This Saturday at 4 p.m., when the Westport Cinema Initiative screens “The High School That Rocked!” Fred Cantor will sit contentedly in the Town Hall auditorium.
Few in the audience will know that the ever-smiling Westporter came up with the idea for a film about 6 major bands — you may have heard of the Doors? — that played at Staples High School in the mid-1960s.
Cantor then produced the intriguing film. He tracked down archival photos, arranged interviews and found funding.
Fred Cantor, at the opening of the Westport Historical Society’s “The High School That Rocked!” exhibit. (Photo/Lynn U. Miller)
After the talkback that follows the showing, Cantor will head across the street to the Westport Historical Society for a cocktail hour. Guests will enjoy the “High School That Rocked!” exhibit — inspired, and curated in part, by Cantor.
At 8 p.m. Saturday, Cantor will sit on the Levitt Pavilion grass. He’ll watch with satisfaction as an all-star cast of Staples High School 1971 classmates — Charlie Karp, Brian Keane and Michael Mugrage, all of whom played and recorded with the biggest names in entertainment — join several other very talented ’71 classmates for one of the best shows of summer.
Cantor masterminded that event too.
He won’t get much credit for any of this. But he won’t mind. It’s just his way of contributing to the life, joy and history of the town he’s called home since he was 10 years old.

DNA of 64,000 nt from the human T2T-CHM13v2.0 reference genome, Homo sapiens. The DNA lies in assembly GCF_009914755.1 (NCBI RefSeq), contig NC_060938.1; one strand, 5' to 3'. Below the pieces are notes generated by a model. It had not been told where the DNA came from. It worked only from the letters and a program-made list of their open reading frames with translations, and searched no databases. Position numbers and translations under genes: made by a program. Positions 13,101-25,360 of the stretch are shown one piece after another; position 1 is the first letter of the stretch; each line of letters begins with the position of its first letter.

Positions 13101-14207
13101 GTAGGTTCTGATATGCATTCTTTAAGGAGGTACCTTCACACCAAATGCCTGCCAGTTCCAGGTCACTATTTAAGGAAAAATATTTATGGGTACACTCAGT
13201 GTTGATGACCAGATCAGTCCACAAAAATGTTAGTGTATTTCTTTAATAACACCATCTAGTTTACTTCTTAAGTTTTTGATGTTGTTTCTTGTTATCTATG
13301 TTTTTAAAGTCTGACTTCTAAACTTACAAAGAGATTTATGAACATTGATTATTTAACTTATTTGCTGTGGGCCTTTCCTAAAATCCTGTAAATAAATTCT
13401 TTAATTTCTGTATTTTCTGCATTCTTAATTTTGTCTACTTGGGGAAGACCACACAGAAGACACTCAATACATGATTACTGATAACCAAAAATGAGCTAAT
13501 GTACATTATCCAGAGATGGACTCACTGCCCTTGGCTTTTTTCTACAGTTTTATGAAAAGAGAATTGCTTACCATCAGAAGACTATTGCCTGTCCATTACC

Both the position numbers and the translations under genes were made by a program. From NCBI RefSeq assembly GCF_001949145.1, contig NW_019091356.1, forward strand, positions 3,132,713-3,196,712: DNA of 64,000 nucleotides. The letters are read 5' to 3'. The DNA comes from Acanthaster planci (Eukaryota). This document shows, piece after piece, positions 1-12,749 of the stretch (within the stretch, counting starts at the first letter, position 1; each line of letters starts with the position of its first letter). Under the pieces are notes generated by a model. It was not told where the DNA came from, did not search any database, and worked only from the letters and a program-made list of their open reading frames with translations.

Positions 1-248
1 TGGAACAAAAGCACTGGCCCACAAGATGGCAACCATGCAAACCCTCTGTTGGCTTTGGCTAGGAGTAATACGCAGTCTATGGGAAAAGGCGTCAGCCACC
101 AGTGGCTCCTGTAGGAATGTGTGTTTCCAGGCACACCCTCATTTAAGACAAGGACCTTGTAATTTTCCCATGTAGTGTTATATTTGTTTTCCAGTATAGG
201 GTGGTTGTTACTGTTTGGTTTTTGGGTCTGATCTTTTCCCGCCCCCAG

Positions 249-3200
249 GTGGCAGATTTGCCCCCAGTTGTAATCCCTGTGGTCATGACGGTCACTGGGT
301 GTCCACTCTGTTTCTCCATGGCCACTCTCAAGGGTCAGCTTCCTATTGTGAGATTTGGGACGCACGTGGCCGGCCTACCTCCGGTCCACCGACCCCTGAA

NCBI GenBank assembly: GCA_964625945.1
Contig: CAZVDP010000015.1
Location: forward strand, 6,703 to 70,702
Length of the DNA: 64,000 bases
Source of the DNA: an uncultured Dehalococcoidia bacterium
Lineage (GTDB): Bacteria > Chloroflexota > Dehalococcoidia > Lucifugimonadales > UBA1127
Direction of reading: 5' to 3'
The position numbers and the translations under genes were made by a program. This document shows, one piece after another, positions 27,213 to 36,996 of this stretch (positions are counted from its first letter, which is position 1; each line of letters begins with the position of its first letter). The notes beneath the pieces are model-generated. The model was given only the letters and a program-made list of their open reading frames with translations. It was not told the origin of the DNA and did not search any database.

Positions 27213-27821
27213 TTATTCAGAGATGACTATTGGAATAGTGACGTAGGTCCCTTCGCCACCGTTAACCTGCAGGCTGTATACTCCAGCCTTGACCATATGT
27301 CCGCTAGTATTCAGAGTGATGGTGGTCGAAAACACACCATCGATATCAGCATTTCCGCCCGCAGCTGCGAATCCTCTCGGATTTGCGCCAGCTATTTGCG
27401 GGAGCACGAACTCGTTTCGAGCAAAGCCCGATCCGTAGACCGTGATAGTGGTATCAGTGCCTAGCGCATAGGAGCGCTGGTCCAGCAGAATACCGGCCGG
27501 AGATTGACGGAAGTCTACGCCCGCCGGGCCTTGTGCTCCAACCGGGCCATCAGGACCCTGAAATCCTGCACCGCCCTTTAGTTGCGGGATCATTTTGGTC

Cantor moved to Easton Road with his family from Fresh Meadows, Queens. (He loves that place too — and wrote a book about the middle class families that thrived there after World War II.)
While serving as a public interest lawyer in New York City, he and his wife Debbie Silberstein bought a 2nd home on Drumlin Road. They now live there full-time. True to his volunteer — and community-minded — form, Cantor is active in his road association, and a great neighbor to all in need.
Fred Cantor, in the Staples High School 1971 yearbook.
His selfless ways are legion. Several years ago, a Staples freshman soccer player with a single mother had no transportation after practice and games. Every day, Cantor — a former soccer star at Staples and Yale — drove him home.
Twenty years ago Cantor combined his passions for soccer, writing and history with a book, “The Autumn of Our Lives.” He followed the Staples team for an entire season, and told a compelling story of the changes — and similarities — between 2 teams, 25 years apart.
Cantor has done more than perhaps anyone in the world to keep the Remains’ memory alive. The Westport band that opened the Beatles’ 1966 tour — and that was, Jon Landau said, “how you told a stranger about rock ‘n’ roll” — has been memorialized in an off-Broadway play (“All Good Things“) and documentary film (“America’s Lost Band“).
Cantor came up with the idea for both. And made sure that both got made.
Always, he stayed out of the limelight.
These days you can often find Cantor at the Westport Library. He’s researching some element of Westport history.
Often, that research — or simple inspiration — leads to an “06880” story idea.
You may not have known the enormous impact Fred Cantor has had on this blog. Or this town.
Now that he’s this week’s Unsung Hero, you do.
(Know of an unsung hero we should celebrate? Email details to firstname.lastname@example.org)